Waste Control Specialists (WCS) and Orano USA intend to revive licensing of a consolidated interim storage facility (CISF) in Andrews County, Texas, where spent nuclear fuel (SNF) from reactors across the country can be stored until a permanent repository is developed.
The companies said on March 13, 2018, they intend to form a joint venture that will ask the Nuclear Regulatory Commission (NRC) to resume its review of the CISF license application, which WCS originally submitted in April 2016. In that application, WCS requested NRC authorization to store up to 5,000 metric tons of uranium for a period of 40 years at its Texas Compact Waste facility.
In April 2017, however, the company requested that the NRC temporarily suspend all safety and environmental review activities as well as public participation activities associated with the license application. The company cited “a magnitude of financial burdens” that made pursuit of licensing unsupportable.
One issue was that the NRC’s estimate of the cost of the application review—$7.5 million—was “significantly higher” than WCS originally estimated. Costs associated with a public participation process and a potential adjudicatory hearing were also estimated to be “considerable.” WCS also said a cost-sharing agreement it had in place with one of its partners was “depleted” and it could not be “extended.” At the same time, WCS has faced significant operating losses in each of its operating years, and the cost of actively pursuing the project only serves to increase those losses, it said.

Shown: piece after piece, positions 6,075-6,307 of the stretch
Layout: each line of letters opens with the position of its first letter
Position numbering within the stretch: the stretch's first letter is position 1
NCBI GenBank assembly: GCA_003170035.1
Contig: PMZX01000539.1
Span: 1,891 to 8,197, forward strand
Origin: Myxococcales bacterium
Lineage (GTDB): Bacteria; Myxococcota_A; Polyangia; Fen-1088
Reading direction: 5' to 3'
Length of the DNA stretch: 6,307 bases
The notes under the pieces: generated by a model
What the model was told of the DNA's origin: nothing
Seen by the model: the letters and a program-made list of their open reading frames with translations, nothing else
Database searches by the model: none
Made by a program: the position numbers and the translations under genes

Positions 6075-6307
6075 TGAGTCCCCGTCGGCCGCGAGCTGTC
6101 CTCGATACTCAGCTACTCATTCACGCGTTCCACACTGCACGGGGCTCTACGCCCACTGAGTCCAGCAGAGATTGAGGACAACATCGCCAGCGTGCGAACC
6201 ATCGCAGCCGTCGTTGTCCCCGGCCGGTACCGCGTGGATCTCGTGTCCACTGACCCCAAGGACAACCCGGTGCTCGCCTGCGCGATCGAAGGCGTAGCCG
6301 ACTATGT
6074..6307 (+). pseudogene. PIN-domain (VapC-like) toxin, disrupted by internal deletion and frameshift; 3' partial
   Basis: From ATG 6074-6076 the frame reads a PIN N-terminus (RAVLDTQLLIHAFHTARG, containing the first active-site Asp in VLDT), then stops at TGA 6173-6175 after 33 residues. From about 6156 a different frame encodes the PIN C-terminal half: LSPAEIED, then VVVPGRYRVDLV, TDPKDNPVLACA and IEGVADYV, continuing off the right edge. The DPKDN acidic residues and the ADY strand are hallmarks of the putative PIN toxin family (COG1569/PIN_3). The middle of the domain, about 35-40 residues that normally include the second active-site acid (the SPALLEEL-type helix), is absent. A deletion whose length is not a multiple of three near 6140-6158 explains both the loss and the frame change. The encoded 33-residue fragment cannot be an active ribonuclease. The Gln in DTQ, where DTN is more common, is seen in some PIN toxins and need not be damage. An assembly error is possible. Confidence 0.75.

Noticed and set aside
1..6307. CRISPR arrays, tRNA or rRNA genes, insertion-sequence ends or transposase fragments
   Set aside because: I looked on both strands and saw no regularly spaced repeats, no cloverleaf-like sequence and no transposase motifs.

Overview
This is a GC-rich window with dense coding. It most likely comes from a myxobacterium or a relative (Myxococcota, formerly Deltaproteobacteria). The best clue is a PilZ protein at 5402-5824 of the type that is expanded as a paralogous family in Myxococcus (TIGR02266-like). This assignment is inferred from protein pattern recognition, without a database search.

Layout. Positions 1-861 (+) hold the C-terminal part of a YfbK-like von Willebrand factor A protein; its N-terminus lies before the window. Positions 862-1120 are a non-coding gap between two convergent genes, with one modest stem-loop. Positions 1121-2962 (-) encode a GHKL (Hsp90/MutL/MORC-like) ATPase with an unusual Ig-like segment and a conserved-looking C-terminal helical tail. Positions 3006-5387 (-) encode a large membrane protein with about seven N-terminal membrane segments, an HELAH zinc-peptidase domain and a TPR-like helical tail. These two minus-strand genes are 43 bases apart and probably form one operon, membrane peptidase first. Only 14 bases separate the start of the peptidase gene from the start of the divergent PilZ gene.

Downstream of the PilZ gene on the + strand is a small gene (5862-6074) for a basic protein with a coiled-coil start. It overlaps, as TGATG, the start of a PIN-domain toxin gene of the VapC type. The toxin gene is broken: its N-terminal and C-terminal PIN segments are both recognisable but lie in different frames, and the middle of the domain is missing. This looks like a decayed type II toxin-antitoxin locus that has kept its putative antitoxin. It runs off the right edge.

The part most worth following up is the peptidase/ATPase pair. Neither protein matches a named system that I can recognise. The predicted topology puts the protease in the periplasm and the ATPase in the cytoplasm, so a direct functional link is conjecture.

WCS said on its website in March that a joint venture with Orano USA—formerly AREVA Nuclear Materials—would leverage the French company’s decades of expertise in used fuel packaging, storage, and transportation. Scott State, CEO of WCS, noted that WCS’s proposed solution was an “industry-driven near-term solution” that will use “proven storage technology and procedures to expand the capabilities and operations at the WCS site to include consolidated interim storage of commercial used nuclear fuel.” Sam Shakir, CEO of Orano USA, in a statement said the WCS-Orano USA joint venture “will provide safety, flexibility and value for used nuclear fuel titleholders and reduce U.S. taxpayer liabilities for ongoing storage, while plans for a permanent federal repository continue.”
WCS’s Texas Compact Waste Facility in western Andrews County has been operational since early 2012. Owned and licensed by the State of Texas, it is the only commercial facility in the U.S. licensed in the past 40 years to dispose of Class A, B, and C low-level radioactive waste. It primarily serves Texas and Vermont, which are member states of the Texas Compact Commission, but it is also available to 34 other U.S. states that have no access to a compact disposal facility. However, irradiated SNF discharged from commercial nuclear reactors is classified as high-level radioactive waste.